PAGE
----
My liver numbers were still screwy. I did have a glass or two of wine some nights while I was back in Los Angeles, but I didn't drink to excess and they shouldn't have caused the spikes that are there. These numbers were very moderate, with the same type of drinking pattern, throughout my treatment (for example, pre-transplant when I was feeling good I would have a glass of wine or two with dinner some nights and there was no elevation in liver numbers). However, at the time of the transplant they spiked and they haven't come down. Now they aren't crazy high, but they are perhaps 150% of normal. And they aren't moving. The most likely culprit was believed to be Fluconazole, which is one of a family of anti-fungal drugs they give people during cancer therapy. However I've been off that for a month now and the numbers haven't returned to normal. Evidently Velcade also causes irritation in the liver, so that, too, could have been responsible since I got two pushes of that for the last transplant, and will be getting two more in very short order. Hmm...

Anyway these numbers are not too high and I was told they are nothing to worry about -- although they are adding a hepatitis screen to my labs for the day.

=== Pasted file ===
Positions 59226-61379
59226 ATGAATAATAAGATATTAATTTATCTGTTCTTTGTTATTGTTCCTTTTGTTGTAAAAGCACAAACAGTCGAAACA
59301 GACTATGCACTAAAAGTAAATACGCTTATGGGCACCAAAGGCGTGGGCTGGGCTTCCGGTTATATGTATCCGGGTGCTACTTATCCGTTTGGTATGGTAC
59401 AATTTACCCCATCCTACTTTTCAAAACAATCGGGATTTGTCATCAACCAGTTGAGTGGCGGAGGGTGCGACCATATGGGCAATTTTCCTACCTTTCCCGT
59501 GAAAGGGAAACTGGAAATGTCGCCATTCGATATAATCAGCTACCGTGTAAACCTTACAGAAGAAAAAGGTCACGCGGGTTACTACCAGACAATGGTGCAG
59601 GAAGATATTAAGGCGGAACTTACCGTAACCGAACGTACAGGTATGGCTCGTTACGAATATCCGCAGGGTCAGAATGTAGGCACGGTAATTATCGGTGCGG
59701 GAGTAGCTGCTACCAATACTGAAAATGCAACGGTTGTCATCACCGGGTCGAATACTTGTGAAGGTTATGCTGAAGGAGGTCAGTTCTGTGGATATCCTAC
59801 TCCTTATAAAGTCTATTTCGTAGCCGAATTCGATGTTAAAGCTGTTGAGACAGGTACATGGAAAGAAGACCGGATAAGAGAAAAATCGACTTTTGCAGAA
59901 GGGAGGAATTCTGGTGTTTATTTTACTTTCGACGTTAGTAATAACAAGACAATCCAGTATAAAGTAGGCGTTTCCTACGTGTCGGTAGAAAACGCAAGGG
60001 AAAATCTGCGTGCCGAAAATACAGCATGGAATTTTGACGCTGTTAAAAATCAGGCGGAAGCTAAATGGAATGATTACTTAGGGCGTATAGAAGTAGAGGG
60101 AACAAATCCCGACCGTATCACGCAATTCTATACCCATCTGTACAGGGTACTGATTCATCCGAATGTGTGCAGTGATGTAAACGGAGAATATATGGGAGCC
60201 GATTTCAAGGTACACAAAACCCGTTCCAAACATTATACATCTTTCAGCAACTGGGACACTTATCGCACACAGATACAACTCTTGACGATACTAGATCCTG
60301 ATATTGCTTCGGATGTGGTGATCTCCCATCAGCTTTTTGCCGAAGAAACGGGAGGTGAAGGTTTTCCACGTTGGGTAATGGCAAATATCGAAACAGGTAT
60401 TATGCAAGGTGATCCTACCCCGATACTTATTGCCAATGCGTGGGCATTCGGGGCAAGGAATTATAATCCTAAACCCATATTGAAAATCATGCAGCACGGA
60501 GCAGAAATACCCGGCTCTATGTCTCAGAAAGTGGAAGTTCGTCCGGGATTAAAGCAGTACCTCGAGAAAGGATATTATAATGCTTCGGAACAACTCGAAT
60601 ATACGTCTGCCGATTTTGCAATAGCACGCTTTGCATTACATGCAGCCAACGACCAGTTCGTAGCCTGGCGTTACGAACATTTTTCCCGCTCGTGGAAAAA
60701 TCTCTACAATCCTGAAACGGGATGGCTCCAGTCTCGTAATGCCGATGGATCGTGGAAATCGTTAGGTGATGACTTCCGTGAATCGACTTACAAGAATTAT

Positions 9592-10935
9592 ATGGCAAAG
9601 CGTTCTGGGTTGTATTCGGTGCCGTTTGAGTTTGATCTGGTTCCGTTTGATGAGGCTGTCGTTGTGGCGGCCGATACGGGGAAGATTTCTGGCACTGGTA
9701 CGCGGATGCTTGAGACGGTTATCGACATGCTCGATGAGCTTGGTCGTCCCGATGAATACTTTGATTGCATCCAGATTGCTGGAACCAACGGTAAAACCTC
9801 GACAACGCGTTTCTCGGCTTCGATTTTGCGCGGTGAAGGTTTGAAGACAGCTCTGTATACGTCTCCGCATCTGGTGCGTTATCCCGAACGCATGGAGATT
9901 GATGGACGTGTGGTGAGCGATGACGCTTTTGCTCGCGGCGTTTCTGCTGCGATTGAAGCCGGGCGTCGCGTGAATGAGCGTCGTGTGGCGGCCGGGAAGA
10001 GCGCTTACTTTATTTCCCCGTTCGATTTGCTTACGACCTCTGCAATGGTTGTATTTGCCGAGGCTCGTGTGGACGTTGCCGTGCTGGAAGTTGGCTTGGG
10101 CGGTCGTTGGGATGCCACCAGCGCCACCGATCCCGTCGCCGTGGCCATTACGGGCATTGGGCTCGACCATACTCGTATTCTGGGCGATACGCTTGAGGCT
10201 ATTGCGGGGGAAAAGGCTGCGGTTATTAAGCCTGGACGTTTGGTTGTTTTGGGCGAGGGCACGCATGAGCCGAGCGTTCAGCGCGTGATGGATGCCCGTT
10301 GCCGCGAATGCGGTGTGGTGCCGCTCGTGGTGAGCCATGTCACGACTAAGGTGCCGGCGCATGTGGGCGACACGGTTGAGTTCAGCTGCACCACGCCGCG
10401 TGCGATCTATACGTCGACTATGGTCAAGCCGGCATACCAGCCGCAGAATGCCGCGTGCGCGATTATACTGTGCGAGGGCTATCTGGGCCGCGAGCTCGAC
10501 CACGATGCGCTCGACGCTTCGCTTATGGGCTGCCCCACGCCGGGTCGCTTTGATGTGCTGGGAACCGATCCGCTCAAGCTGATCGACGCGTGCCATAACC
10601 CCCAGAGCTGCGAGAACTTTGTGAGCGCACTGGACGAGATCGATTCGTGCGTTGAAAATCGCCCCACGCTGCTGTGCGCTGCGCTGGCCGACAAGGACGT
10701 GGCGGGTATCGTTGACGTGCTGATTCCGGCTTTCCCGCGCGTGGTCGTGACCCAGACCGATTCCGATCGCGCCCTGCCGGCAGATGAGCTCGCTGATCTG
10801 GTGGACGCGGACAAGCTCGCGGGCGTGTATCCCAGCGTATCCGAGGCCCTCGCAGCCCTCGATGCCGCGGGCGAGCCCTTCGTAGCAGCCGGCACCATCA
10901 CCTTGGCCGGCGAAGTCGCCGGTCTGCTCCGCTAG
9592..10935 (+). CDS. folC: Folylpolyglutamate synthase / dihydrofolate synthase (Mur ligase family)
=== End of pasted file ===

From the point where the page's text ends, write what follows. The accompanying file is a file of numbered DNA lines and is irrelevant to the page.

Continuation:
Now, to the best part, and sorry to bury this so deep in the mix here, but the bone marrow is MUCH improved from the start of my therapy. Plasma cells are supposed to make up 3-4% of one's bone marrow, give or take. As you likely recall, Myeloma is plasma cell cancer and these cancerous little bastards replicate like nobody's business until they crowd all the healthy cells out. At diagnosis, my plasma cells were SEVENTY percent of my bone marrow. This means there's no room to make red blood cells (hence the anemia) and no room to make white blood cells (which is how many MM sufferers die because they are unable to get rid of infections).

After the round of VTD-PACE (induction) my plasma cells were reduced to around 50%, which was progress but they were still much too prevalent in my marrow.